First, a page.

With the weather growing cooler every day we're seeing more birds hanging around Casa PBW: lots of tiny wrens, baby blue jays, young doves and our camera-shy neighborhood cardinal and his lady. The sandhill cranes are gone until next spring, but a couple of big, snow-white herons have been hanging out in my neighbor's yard.
Aside from hustling to keeping the feeders stocked, I like our feathered fall visitors. They fill the mornings with song, fascinate the pups with their antics, and entertain me to no end. I never understood bird watchers until I moved to the country; now I'm looking through bird sites to see what sort of woodpecker lives in my oak tree, and if the big speckled guy who perches on the fence post and screams like a diva with a wedgie is a hawk or something else.
Yep, it's official: I've become a bird nerd.
Birds bring more than live entertainment to my back yard; now and then they also drop some feathers, which I spot when I'm out walking the pups. Mostly I find blue ones, which must be from the jays because they're constantly picking fights. But this past week I've been finding a new type of feather almost every day, starting with this one:
I'll guess this came from one of the mourning doves; they frequently come back to visit their favorite nesting spot and they're the same lovely gray-brown color. At the time I found this one I was thinking about one of the protagonists for the trilogy pitch I was working on, and how I plan to develop his character. Because everything is about writing, I started relating the feather to the character. Like the doves he's very dignified, quiet and watchful, but also makes some bad choices. There's also this subtle but stubborn defiance about him that I really admire. I tucked the feather in my day journal so this weekend I could add it to his character worksheet; it would make a great visual jog to help me remember my protag's dove-like qualities.
The next day in almost the same spot I found this:
I'm not sure what bird it came from, but the coloring of the feather made me think of the protagonist for my second book in the trilogy, who I'd developed but hadn't yet nailed down to my satisfaction. The colors -- white on top, and gray and black on the inside -- reminded me of how deceiving appearances and perceptions can be, and how little people know who we are beneath the surface. It helped me look again at what my protag has been through in the backstory, and figure out how those events have changed him. Thanks to the feather and my character building, I came to the conclusion that my protag is concealing (and struggling against) a dark side no one knows about but him.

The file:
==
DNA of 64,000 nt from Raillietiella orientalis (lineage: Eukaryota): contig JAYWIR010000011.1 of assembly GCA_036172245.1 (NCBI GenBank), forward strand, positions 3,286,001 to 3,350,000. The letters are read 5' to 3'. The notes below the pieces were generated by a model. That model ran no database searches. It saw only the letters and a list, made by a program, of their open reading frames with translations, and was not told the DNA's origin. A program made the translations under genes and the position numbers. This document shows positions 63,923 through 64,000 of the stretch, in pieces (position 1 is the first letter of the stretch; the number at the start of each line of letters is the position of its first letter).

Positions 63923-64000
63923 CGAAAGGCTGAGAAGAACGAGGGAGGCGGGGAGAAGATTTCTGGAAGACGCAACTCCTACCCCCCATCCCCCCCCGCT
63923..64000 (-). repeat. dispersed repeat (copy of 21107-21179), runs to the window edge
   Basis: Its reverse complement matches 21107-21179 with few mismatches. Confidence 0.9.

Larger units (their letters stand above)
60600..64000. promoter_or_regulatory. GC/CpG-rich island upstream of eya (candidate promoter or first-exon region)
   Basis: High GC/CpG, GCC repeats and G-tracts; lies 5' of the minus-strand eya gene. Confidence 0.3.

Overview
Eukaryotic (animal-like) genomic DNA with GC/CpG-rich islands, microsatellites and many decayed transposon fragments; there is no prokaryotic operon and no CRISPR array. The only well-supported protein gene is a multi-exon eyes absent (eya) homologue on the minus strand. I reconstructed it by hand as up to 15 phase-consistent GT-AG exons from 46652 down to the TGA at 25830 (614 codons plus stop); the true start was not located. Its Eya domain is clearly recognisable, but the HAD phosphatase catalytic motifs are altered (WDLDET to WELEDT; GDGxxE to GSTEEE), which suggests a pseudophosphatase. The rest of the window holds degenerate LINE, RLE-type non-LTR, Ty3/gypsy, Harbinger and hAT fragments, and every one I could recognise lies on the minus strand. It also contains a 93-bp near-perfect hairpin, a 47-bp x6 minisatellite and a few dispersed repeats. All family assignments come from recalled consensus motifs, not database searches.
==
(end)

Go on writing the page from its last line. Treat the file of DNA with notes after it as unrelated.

I was also getting the feeling that the cosmos was sending me some kind of weird, daily-updated message about characterization.
I hadn't yet decided on the hero for the third book of the trilogy, so I didn't need any more feathers. Of course the cosmos ignored me, and on the third day left this, again in the same spot I'd found the other two:
At first I didn't think this one was even real; I've never seen a zebra-striped bird in the yard. The shape reminded me more of a spear point than a feather. Spear = warrior, naturally. The stark colors seemed very tribal and primitive; almost as if the feather had been hand painted. The arrangement of the black and white intrigued me; I thought of the visor on a knight's helmet, and how the world looks through it. All of those elements came together like puzzle pieces that I didn't know I had in my head, and then I knew instantly who the protagonist for the third book was.
Interesting side note: for years I've resisted reading the much-lauded Bird by Bird by Anne Lamott. I own a copy, but every time I've gone to read it my own contrariness and skepticism held me back. I don't like most things that are very popular with literary writers, and that bunch has praised this book to the heaven. I assumed it would be another groaning yammerfest on art versus anything practical I could use, because really, how much can birds help with writing?
Now please excuse me while I go grab that book and (probably) eat my chapeau.